This is contradictory to what the Reserve Bank is reporting.
Then there’s inflation
If you didn’t know much about inflation a few months ago, you probably do now.
It’s rising, and the basket of goods and services most affected by price rises include the sorts of things we purchase everyday: petrol, food and drink — so it’s hurting many people financially.
Earlier in the year, inflation was a fraction above 5 per cent, according to the Bureau of Statistics. Now it’s a fraction above 6 per cent.
The Reserve Bank has indicated it could go north of 7 per cent, while the Treasurer has now confirmed it’s expected to peak at 7.75 per cent.
Why? Well, it’s clear gas prices are increasing, and the petrol excise will return in September.
The story to this point has been that while wage growth is increasing, it’s not increasing at a fast-enough pace — especially when compared to the pace of price rises in the store (inflation).
The reality, though, is that wage growth, broadly speaking, isn’t increasing at all.
This means real wage growth (wage growth measured against inflation) is constantly falling.
The chart above shows Treasury believes households are going to continue to struggle with much more money leaving their budgets than coming in until at least the end of the year.
But did you notice the miraculous bounce back in wage growth projected for next year and the year after?
Curious about this, I contacted the Treasurer’s office to understand how the number crunchers arrived at this conclusion. The answer is that Treasury’s view on wage growth is shaped by what the Reserve Bank publishes.
And what about hard numbers on the future of inflation? How are they calculated?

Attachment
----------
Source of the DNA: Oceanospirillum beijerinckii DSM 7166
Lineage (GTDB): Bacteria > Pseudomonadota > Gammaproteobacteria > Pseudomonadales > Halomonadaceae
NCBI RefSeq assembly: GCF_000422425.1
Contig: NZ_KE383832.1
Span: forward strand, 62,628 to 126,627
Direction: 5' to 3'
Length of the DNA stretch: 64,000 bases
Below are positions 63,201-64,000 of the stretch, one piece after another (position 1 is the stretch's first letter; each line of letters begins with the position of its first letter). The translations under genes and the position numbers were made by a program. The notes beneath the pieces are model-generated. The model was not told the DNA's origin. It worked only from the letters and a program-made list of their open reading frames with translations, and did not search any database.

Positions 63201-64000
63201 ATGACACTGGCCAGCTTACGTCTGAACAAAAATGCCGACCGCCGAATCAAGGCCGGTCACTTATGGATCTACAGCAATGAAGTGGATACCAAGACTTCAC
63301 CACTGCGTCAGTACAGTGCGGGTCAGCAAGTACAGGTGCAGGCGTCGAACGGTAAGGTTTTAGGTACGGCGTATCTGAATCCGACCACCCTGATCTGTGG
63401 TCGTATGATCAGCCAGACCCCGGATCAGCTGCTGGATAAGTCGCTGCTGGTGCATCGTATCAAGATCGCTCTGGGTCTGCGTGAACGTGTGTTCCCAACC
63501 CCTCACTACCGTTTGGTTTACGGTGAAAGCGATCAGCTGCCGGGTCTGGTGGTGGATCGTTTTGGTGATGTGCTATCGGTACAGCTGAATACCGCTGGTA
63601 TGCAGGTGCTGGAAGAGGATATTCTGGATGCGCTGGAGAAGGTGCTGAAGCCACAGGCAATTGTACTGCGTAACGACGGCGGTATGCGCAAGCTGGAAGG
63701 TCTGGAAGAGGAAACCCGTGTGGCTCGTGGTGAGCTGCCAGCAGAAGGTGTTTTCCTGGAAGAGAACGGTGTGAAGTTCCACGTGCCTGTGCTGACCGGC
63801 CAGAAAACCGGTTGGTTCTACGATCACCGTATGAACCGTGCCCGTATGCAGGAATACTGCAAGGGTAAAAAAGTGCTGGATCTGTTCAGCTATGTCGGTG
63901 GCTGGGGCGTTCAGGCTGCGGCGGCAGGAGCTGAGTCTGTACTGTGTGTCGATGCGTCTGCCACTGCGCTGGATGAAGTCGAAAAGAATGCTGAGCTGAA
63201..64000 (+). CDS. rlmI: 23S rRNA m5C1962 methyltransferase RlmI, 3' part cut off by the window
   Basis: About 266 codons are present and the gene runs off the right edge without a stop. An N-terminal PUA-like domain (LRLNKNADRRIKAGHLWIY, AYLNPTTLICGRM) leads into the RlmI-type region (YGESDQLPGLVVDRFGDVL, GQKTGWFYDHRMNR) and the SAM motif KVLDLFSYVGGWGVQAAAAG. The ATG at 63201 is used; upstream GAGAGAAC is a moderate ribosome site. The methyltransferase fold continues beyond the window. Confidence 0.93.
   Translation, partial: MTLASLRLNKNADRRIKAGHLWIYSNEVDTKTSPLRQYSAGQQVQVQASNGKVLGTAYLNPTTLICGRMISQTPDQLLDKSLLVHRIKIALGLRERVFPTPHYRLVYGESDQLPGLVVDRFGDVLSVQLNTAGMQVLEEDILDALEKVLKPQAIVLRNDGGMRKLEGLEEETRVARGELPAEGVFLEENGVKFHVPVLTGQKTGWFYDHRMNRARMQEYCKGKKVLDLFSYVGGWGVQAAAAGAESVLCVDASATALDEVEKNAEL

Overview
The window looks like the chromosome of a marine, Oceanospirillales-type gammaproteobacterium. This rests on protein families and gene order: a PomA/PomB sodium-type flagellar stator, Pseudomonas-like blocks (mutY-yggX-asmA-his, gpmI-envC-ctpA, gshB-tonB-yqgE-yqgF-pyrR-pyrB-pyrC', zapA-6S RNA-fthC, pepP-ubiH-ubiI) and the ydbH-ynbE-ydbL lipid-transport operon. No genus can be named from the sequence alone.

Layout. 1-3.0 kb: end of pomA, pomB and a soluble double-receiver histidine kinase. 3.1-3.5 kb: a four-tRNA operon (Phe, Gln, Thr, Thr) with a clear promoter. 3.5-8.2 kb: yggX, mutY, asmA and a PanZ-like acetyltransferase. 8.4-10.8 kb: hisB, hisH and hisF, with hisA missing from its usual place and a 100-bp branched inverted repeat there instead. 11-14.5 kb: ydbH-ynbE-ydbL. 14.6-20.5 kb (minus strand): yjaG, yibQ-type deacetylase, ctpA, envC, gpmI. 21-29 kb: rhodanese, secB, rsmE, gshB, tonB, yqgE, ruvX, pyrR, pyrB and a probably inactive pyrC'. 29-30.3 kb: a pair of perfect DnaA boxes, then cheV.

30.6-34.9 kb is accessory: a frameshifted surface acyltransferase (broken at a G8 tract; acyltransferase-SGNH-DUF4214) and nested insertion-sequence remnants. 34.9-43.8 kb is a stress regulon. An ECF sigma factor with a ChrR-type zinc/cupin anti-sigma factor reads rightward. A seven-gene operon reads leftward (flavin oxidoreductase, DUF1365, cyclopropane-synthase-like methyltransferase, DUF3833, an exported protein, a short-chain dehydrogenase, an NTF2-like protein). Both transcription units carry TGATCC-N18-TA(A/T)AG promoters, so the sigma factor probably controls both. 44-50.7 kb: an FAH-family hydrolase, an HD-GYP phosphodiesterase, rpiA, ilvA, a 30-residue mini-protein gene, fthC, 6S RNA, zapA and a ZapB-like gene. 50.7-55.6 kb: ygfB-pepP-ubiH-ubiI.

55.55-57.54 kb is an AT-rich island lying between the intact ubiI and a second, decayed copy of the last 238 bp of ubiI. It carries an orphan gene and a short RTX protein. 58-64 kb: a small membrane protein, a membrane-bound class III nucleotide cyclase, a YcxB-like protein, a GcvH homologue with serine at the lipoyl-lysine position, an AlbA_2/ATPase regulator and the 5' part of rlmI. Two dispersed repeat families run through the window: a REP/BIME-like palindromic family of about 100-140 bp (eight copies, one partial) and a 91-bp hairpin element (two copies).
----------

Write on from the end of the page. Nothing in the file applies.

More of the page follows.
I put these questions to Jim Chalmers’ office, but I have not yet received a response — including on how the inflation figure of 7.75 per cent was derived.
The Treasurer’s ministerial statement was highly anticipated and closely watched by media. But what exactly did we learn from it in terms of hard facts about the economy, and the challenges we’re facing?
No concrete idea
When formulating policy, it’s crucial to deal with truth and facts. Any deviation from this will lead to incorrect policy or solutions that are not fit for purpose.
Today the Reserve Bank will decide how high to lift its cash rate target.
Its decision will affect millions of mortgage borrowers and renters and will have flow-on effects for the economy in terms of demand and the pace of economic growth.
At this point there appears to be no official clarity on how well Australians are actually placed to manage this change.
We know there’s $260 billion worth of savings but it’s also clear this is not evenly distributed — another point about which we’re unsure.
At the same time, we know that while the Reserve Bank has tools to combat inflation, its tools won’t fix a large chunk of the inflation problem — created by factors outside of the RBA’s control.
It’s a little jolting when you realise the data we’re working with to solve big problems is incomplete, and the tools we’re using to fix the problems we’re not quite sure about aren’t exactly right either.
Perhaps it wouldn’t be quite so jarring if, given we’re all working harder, based on the latest productivity data from the National Accounts, we all received a genuine lift in the growth of our pay or wages.
But it appears that’s not happening.
It might be more helpful if the message was simply “we know you’re doing it tough” and “we’re trying to find the solutions”?
It’d certainly be more believable.